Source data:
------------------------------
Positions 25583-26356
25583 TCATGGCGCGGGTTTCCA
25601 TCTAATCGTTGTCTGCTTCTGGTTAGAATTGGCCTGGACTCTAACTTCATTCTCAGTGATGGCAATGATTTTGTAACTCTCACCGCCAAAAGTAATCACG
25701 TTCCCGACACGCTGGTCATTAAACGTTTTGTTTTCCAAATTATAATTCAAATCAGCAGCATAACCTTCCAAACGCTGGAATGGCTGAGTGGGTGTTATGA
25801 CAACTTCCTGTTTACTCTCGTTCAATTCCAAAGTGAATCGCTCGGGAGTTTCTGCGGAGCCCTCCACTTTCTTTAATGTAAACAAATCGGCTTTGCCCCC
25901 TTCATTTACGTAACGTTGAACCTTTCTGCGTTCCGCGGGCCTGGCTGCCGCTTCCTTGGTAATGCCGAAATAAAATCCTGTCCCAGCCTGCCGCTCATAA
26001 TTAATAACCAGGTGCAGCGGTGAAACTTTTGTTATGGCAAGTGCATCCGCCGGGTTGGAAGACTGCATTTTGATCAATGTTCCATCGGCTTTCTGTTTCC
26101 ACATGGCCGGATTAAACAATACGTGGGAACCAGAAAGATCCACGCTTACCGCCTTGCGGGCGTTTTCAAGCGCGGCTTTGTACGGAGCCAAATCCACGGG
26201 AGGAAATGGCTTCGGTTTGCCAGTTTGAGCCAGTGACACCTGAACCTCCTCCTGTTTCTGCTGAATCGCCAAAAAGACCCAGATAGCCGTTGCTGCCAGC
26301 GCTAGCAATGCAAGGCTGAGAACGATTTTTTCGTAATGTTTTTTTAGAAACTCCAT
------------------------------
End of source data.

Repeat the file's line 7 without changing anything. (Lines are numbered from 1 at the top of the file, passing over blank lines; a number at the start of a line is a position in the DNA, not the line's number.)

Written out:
26001 TTAATAACCAGGTGCAGCGGTGAAACTTTTGTTATGGCAAGTGCATCCGCCGGGTTGGAAGACTGCATTTTGATCAATGTTCCATCGGCTTTCTGTTTCC